UK auditors miss 75% of failures, but pay soars

Audit Reform Lab at University of Sheffield

Auditors failed to flag three-quarters of business failures in the UK over the past decade, but the pay of top partners has increased sharply as the ‘Big Four’ audit firms have moved to focus on lucrative consulting contracts, according to new research by the University of Sheffield’s Audit Reform Lab.

The research, entitled ‘Reward for Failure’, found that three in four audit reports in the year before a company collapsed failed to provide a ‘material uncertainty related to going concern’ paragraph. Auditors are required to include a such a warning if they believe there is a risk that the company might go bankrupt.

Looking at 250 companies that failed between 2010 and 2022, the research found that EY performed worst among the Big Four, warning of going concern risks for just 20% of firms it audited that later collapsed. PwC provided warnings in 23% of cases, Deloitte 36% and KPMG 38%. Smaller auditors outside the Big Four provided warnings for just 17% of collapsed firms.

Despite that poor record, the research found that average pay for partners at the Big Four firms rose by 31% to £872,500 between 2020 to 2022. In the most recent fiscal year, it said partners at Deloitte earned over £1 million on average and those at PwC close to £1 million.

It also found that from 2015 to 2022, regulatory fines for poor audits were on average only 0.16% of revenue for Big Four firms. “These small fines are not enough to materially affect partner pay – providing an insufficient deterrent, and enabling firms to continue to be rewarded for failure,” the authors of the research report said.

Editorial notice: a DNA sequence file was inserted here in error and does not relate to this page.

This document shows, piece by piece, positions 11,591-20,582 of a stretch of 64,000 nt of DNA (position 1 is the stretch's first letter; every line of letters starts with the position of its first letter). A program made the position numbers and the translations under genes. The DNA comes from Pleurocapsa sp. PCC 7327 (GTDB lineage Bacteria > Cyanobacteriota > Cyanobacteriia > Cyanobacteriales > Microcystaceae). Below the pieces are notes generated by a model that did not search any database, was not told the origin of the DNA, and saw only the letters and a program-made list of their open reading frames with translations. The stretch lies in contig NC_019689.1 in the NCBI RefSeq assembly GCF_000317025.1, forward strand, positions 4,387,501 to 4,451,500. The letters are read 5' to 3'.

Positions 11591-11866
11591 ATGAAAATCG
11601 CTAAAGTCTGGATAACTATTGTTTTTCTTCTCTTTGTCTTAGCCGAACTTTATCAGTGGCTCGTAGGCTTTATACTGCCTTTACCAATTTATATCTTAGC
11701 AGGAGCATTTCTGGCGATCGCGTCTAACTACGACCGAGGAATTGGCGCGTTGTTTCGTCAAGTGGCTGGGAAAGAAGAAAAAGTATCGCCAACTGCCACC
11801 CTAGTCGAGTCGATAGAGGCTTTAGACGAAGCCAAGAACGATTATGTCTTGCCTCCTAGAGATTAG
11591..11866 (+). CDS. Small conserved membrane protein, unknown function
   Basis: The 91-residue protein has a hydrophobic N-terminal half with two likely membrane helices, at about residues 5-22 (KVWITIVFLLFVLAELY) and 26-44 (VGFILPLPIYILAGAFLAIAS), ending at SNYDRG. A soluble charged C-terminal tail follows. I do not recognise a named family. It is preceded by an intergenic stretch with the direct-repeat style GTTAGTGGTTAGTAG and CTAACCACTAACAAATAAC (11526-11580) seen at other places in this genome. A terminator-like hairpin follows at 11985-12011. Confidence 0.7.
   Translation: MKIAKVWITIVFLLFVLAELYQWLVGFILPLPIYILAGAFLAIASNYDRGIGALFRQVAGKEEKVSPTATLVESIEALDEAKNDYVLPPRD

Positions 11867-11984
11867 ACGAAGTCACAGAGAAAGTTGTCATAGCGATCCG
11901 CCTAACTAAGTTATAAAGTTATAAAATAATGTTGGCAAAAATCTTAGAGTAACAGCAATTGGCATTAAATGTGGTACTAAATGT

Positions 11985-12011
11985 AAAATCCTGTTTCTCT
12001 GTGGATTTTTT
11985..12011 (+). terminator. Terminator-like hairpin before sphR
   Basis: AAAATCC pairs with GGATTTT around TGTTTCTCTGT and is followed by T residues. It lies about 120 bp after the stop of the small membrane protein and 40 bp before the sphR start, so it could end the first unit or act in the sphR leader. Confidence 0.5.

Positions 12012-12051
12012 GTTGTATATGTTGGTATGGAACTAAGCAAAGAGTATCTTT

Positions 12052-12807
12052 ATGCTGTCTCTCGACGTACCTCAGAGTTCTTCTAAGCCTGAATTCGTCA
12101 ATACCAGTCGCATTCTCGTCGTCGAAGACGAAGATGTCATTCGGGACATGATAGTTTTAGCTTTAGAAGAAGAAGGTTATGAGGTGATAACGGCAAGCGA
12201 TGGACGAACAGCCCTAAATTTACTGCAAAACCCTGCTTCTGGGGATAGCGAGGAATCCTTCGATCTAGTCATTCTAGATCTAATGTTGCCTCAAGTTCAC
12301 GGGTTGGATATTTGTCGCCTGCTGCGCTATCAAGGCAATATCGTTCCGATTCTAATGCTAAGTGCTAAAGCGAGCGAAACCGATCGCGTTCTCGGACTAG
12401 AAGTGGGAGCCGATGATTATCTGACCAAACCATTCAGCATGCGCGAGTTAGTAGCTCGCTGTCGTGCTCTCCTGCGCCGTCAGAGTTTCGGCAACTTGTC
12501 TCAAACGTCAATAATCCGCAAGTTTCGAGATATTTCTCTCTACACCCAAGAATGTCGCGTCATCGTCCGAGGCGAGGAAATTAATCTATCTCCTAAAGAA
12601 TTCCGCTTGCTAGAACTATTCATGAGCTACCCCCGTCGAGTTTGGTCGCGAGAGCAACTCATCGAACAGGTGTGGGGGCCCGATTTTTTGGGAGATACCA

Meanwhile, the research found that 75% to 85% of revenue at Big Four firms now comes from non-audit services, potentially undermining audit quality and creating conflicts of interest.

“Auditors are currently incentivised to maintain good client relationships, rather than apply the principles of professional scepticism and enforce prudence. The UK’s ineffective regulatory, oversight and sanctions system, and the limited liability for audit partners (under the Limited Liability Partnership business structure used by Big Four firms) provides little disincentive for this model to change,” said the research report’s authors.

“The UK government set out plans to introduce a new audit regulator, but then failed to introduce them. Until the culture of audit is reformed and a new and more effective regulator is in place, partners at audit firms will continue to reap huge financial rewards, despite continued audit failures that harm business confidence and our economy more widely.”

The Audit Reform Lab is a collective of academics, consultants and activists located in the Centre for Research on Accounting and Finance in Context at the University of Sheffield.